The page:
His 100-yard kickoff return against Texas Tech earned him the title of Big 12 Special Teams Player of the Week, a title he won two weeks in a row.

Youngblood did not take credit for the award. The day after receiving it, he sent a message to the whole special teams unit to tell them each one of them deserved the award, and he couldn’t have done it without them. He thanked them for the blocking.

“If it was one of the other returners returning the kick, they would’ve scored, too, because the blocking was there,” Youngblood said. “I really haven’t done much. I just follow the blocks and run through the holes. It was the other 10 guys that did their job. The first team’s unit, we want to go get another one. We just want to be dangerous every time we touch the field.”

His returns this season brought on comparisons to K-State great Tyler Lockett.

‘The sky is the limit’

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Freshman wide receiver Joshua Youngblood runs the ball during K-State’s football game against Iowa State in Bill Snyder Family Stadium on Nov. 30, 2019. The Wildcats finished their final home game of the season with a win against the Cyclones. The final score was 27-17. (Logan Wassall | Collegian Media Group)

Youngblood will have more chances at returns next season, but this season he learned a lot from fellow wide receivers: senior Dalton Schoen, redshirt freshman Malik Knowles and junior Wykeen Gill.

“I’m just happy this team is full of selfless players — a lot of them after I scored told me that was a good return and stuff like that,” Youngblood said. “It has been a great year so far in terms of people supporting me, like the older guys. I really appreciate them taking me under their wing and telling me what I’m doing right and what I’m doing wrong.”

Schoen said Youngblood has a lot of potential he could grow into.

“The sky is the limit for [Youngblood],” Schoen said. “He has had a phenomenal year this year and when you think about it this year, he hasn’t done as much at receiver as he could. He has made huge plays in other areas of the game and so if you add what he has the ability to do at receiver on top of that he is going to be a dynamic player for years to come. We all know it.”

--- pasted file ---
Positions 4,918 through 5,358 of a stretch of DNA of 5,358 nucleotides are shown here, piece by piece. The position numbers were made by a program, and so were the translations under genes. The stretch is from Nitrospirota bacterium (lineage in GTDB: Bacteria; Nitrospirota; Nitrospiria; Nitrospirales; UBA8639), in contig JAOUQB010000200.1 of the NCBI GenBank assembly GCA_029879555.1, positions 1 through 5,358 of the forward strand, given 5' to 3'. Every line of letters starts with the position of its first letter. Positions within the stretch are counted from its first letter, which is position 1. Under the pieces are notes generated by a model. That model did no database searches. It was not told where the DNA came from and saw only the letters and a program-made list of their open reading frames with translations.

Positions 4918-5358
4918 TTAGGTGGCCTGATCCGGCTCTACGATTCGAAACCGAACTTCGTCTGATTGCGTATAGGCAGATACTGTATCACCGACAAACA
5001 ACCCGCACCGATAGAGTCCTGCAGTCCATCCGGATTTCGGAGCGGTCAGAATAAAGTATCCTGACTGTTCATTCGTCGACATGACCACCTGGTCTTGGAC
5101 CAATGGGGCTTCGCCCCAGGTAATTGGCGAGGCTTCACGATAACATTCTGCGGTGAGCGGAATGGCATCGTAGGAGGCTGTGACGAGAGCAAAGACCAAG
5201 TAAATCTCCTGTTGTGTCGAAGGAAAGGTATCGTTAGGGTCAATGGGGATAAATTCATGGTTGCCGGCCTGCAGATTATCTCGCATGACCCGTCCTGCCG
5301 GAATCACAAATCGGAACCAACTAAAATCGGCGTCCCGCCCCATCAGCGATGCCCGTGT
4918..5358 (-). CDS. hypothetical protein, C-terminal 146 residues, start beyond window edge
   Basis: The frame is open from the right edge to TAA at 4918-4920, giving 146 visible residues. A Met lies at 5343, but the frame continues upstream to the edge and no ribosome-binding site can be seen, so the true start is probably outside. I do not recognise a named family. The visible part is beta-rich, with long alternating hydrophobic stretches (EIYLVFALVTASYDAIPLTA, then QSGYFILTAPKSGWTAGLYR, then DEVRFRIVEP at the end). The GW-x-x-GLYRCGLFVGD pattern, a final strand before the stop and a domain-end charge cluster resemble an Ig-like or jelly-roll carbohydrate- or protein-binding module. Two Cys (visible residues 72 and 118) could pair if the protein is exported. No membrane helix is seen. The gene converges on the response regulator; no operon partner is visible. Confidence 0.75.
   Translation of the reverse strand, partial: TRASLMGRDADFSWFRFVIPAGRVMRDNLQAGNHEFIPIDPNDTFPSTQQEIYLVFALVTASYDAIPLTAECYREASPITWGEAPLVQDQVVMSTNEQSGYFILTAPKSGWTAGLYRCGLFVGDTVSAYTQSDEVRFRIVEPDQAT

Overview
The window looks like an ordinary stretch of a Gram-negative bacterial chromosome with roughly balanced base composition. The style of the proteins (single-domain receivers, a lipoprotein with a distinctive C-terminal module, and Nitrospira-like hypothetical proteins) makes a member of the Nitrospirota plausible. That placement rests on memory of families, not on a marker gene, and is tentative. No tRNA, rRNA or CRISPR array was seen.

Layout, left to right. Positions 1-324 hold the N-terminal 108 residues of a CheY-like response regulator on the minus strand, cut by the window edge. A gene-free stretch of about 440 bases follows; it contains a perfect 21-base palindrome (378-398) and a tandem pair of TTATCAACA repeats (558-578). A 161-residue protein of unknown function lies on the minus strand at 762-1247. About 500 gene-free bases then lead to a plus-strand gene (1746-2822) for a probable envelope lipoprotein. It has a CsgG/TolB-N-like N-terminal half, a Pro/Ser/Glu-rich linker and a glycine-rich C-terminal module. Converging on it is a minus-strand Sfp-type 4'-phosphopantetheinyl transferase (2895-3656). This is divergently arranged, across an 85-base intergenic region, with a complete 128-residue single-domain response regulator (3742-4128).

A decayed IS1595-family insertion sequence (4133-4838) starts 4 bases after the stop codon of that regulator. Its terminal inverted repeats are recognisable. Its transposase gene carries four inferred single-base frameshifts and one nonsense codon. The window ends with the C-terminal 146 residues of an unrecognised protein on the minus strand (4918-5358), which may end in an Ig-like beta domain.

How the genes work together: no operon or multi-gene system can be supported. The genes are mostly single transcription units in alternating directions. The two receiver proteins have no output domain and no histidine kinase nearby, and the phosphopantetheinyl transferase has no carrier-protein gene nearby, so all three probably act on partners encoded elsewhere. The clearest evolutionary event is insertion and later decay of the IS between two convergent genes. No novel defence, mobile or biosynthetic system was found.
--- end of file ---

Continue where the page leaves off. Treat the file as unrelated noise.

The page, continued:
Junior quarterback Skylar Thompson said he and Youngblood have the foundation to establish a solid quarterback/wide receiver duo.

“He’s a freshman and he can be as good as he wants to be, and I’m going to do my best to push him every single day and just encourage him to not be satisfied and continue to be hungry,” Thompson said. “He is a great teammate, and a great person with a great head on his shoulders that he really understands where he wants to get to and what it’s going to take to get there. He is really special. I don’t think people realize how difficult it is to compete at this level as a freshman.”

Because he played this season and missed out on a year of development with other freshman, the offseason will be huge for Youngblood as he works to becomes a prominent wide receiver in the Big 12.

“[Skylar and I] just got to work every day, just build each other and have the chemistry,” Youngblood said. “That is really it. It’s going to come with time and effort.”

Klieman — the one who brought the flashy wide receiver to Kansas State – said he looks forward to seeing Youngblood grow as a player.

“I’m really excited about his future with — obviously for a true freshman to do what he has done is pretty cool to have,” Klieman said. “We are excited about his next three years with us.”